LinkedIn does not carry the rep that FB does with users for changing the interface/tweaking settings and now requiring additional apps. FB has asked users to digest much more UI change.
Kristin Burnham
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Kristin Burnham,
User Rank: Author
7/30/2014 | 3:22:41 PM
LinkedIn apps vs. Facebook apps
I talked to LinkedIn about its reasons for unbundling its main app into several others. It's POV: LinkedIn wants its apps to be simple with obvious use cases. A quote from the LinkedIn product lead:

"We look at our new apps as an a la carte menu. You may be using the Job Search app and Connected app because you want to warm up your job network while networking. Later, you might drop the Job Search app since you have a new job. We want to help our members create better ways to make lasting relationships happen."

That makes sense to me, but there is a big difference between what LinkedIn is doing and what Facebook is doing: LinkedIn's main app still features these capabilities, while Facebook's doesn't.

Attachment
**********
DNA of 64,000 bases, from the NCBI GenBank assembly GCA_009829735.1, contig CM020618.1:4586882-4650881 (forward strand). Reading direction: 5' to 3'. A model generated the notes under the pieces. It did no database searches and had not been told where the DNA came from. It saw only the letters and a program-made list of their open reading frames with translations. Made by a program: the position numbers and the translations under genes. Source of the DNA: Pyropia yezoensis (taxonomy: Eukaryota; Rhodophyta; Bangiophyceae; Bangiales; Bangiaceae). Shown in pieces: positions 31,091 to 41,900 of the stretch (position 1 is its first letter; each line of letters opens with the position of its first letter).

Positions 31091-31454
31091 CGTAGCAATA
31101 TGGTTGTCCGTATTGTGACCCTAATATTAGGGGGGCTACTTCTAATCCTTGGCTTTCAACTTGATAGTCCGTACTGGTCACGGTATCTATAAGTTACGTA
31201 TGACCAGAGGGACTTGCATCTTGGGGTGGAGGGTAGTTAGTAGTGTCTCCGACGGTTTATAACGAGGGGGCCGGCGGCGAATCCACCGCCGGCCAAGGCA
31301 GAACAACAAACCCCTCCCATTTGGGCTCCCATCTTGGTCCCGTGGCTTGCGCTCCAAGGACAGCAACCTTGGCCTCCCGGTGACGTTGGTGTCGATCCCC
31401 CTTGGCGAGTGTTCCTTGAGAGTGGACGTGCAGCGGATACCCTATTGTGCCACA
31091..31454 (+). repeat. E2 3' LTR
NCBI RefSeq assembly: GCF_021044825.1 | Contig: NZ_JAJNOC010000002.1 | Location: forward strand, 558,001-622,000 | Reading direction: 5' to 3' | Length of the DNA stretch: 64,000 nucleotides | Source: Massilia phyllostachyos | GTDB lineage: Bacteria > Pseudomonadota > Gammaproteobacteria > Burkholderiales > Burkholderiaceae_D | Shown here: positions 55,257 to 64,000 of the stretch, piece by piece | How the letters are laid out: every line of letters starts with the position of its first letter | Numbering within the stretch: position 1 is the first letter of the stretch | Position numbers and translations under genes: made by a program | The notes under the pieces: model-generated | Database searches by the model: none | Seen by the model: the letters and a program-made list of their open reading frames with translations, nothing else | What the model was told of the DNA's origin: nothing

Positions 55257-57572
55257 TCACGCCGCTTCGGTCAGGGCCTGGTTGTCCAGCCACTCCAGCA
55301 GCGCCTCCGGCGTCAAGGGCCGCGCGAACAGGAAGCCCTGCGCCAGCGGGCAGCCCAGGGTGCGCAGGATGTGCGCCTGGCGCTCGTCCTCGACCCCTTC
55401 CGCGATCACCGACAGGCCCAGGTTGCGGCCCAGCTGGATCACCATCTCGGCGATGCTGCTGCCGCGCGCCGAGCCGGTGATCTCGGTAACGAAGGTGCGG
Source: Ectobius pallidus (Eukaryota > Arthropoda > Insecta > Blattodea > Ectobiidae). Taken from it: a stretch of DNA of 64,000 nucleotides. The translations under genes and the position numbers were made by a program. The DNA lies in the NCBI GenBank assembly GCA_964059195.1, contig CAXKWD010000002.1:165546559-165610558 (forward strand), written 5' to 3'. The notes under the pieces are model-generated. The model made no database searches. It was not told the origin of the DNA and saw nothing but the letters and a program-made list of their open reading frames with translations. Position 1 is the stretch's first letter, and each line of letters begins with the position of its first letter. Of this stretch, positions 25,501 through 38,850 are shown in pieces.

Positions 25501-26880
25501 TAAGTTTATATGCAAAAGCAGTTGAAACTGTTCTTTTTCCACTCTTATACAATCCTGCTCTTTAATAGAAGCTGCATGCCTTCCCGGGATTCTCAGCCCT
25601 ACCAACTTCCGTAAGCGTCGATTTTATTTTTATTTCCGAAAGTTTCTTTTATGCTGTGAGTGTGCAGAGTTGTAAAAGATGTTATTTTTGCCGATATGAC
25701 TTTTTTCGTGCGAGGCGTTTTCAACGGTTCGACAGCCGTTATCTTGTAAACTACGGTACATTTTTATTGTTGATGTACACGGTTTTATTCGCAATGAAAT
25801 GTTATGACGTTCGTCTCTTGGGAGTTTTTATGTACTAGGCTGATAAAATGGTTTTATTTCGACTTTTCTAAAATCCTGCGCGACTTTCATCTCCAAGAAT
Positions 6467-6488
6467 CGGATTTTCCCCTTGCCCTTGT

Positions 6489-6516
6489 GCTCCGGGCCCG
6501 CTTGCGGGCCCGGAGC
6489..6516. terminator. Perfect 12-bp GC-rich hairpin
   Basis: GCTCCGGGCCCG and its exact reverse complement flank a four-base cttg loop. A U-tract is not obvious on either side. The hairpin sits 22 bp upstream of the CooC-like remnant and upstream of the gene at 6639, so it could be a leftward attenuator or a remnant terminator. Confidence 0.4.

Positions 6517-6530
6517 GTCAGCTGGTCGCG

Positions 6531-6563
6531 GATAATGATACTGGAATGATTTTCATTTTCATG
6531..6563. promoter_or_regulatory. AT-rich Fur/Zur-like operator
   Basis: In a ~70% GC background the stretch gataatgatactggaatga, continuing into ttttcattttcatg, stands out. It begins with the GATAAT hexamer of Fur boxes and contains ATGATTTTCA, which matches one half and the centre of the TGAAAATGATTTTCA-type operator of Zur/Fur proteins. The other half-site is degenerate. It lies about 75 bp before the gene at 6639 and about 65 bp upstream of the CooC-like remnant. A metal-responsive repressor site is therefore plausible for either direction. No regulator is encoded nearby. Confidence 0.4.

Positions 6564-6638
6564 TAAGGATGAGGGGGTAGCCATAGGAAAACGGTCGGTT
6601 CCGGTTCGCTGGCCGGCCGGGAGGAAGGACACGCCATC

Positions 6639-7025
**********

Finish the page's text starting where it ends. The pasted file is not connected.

Kristin Burnham
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Kristin Burnham,
User Rank: Author
7/30/2014 | 3:18:36 PM
Re: So What
I think that might be part of its reasoning. Stripping out the messaging feature makes its flagship app run faster and take up less space. If you don't use Facebook to message friends, that's great. If you do, run it separately. Still, though, keeping the feature in-app seemed to have worked well for everyone.
Kristin Burnham
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Kristin Burnham,
User Rank: Author
7/30/2014 | 3:15:46 PM
Re: are you seeing what I am seeing?
You can download it now and have a look. Would love to hear your thoughts later, too.
Kristin Burnham
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Kristin Burnham,
User Rank: Author
7/30/2014 | 3:14:38 PM
Re: Facebook chat speed
You won't notice it switching between apps. It's similar to moving from your news feed to a friend's profile. What would be useful is moving from Messenger to Facebook without needing to open the app. It works just fine Facebook > Messenger >Facebook, but not Messenger > Facebook.
SachinEE
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SachinEE,